27. A fuel manifold as claimed in claim 26, wherein the first material is stainless steel having a thickness of 2 mm and the second material is aluminum having a thickness of 3 mm.

28. A method for the production of the fuel manifold for an internal combustion engine as claimed in claim 1; the fuel manifold comprising a supply duct which is adapted to distribute the fuel under pressure to the injectors and is made by a first material, and a connection body which is coupled to the supply duct and is adapted to enable the mechanical connection of the fuel manifold within the engine; wherein the method comprises the stages of: producing the supply duct separately from the connection body; disposing the supply duct in a mould negatively reproducing the shape of the connection body; and moulding the connection body about the supply duct by supplying a second material different from the first material to the mould.

29. A method as claimed in claim 28, wherein the first material is a metal material.

30. A method as claimed in claim 29, wherein the first material is stainless steel.

31. A method as claimed in claim 29, wherein the first material is a nickel alloy.

32. A method as claimed in claim 28, wherein the second material is a metal material.

33. A method as claimed in claim 32, wherein the second material is aluminum.

34. A method as claimed in claim 33, wherein the second material is thixotropic aluminum.

35. A method as claimed in claim 32, wherein the second material is a nickel alloy.

36. A method as claimed in claim 28, wherein the second material is a plastics material.

37. A method as claimed in claim 36, wherein the second material is a thermoplastic plastics material.

38. A method as claimed in claim 36, wherein the second material is a thermosetting plastics material.

39. A method as claimed in claim 28, wherein the connection body is also made by a third material different from the first and the second material.

40. A method as claimed in claim 28, wherein the second material is supplied to the mould containing the supply duct by means of a pressure die casting method.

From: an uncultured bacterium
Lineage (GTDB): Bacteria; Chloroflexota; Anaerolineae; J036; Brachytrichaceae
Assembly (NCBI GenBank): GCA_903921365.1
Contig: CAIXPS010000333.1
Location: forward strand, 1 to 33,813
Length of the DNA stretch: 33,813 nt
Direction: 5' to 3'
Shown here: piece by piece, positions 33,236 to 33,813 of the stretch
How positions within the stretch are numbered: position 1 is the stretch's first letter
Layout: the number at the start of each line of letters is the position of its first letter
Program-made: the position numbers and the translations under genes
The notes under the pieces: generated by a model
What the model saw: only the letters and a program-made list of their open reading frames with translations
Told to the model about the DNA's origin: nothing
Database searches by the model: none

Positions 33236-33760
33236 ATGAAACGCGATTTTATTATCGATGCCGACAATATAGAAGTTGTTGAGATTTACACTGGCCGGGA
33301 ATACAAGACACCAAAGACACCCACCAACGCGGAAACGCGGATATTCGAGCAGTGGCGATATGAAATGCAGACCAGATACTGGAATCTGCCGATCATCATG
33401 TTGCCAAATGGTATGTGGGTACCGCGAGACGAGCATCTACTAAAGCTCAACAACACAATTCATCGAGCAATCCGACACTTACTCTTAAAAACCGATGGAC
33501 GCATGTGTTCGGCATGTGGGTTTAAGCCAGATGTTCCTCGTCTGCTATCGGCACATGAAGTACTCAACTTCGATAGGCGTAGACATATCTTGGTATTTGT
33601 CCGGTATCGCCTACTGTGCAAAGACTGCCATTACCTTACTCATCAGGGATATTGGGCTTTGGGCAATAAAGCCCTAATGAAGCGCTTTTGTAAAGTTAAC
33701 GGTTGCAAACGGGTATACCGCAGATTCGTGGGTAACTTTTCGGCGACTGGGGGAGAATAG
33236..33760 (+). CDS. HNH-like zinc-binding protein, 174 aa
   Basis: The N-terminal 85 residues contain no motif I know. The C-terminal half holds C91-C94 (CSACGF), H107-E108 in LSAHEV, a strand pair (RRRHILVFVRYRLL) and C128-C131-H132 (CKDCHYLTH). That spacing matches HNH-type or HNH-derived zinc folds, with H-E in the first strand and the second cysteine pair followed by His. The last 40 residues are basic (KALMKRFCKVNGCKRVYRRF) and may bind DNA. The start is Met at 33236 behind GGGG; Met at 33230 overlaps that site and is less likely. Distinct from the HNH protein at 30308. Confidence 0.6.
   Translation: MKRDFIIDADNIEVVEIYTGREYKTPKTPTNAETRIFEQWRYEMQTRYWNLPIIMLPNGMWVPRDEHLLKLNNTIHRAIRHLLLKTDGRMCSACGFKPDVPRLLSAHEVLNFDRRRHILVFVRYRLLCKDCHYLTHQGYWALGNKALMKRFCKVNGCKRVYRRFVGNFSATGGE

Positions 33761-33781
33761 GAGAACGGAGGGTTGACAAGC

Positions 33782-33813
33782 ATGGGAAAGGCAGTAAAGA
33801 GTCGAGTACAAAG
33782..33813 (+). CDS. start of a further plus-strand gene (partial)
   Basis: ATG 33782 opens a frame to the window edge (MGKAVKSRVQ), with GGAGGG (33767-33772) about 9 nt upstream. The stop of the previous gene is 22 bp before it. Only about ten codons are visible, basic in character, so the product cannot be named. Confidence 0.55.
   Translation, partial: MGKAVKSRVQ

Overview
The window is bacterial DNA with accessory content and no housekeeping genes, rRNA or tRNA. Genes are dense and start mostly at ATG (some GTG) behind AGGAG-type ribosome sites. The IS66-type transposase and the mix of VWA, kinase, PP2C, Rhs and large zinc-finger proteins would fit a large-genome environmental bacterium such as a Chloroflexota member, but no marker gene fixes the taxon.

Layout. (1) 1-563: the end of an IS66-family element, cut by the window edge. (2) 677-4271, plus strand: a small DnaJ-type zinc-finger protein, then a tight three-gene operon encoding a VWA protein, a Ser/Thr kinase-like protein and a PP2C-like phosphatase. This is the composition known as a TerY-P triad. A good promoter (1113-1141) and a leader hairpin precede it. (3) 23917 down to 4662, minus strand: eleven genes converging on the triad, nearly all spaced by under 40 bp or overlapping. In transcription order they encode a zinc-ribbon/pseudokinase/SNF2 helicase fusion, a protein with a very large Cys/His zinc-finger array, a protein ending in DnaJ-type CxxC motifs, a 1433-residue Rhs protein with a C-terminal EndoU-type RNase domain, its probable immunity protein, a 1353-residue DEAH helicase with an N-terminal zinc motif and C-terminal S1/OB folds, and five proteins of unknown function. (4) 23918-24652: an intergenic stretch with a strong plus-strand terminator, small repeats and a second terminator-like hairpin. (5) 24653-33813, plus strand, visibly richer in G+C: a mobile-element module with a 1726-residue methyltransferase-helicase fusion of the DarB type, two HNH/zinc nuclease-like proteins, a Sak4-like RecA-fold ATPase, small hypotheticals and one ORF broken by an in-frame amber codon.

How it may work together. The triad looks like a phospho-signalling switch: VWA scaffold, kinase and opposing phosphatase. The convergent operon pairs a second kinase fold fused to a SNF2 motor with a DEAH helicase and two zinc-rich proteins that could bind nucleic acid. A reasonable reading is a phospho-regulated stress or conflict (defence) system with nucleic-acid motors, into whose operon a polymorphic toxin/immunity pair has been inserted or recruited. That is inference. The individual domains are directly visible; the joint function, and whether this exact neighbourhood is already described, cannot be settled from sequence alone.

41. A method as claimed in claim 28, wherein the second material is supplied to the mould containing the supply duct by means of an injection method.

42. A component of an internal combustion engine comprising a duct which is made by a first material and is acted upon in use by a flow of fuel, and a connection body which is coupled to the duct and is adapted to enable the mechanical connection of the component within the engine, wherein the connection body is made by a second material different from the first material, completely or substantially completely internally incorporates the duct in a non-removable manner, and is made by moulding the second material in a mould containing the supply duct.

43. A method for the production of the component as claimed in claim 42; the component comprising a duct which is made by a first material and is acted upon in use by a flow of fuel, and a connection body which is coupled to the duct and is adapted to enable the mechanical connection of the component within the engine; wherein the method comprises the stages of: producing the duct separately from the connection body; disposing the duct in a mould negatively reproducing the shape of the connection body; and moulding the connection body about the duct by supplying a second material different from the first material to the mould.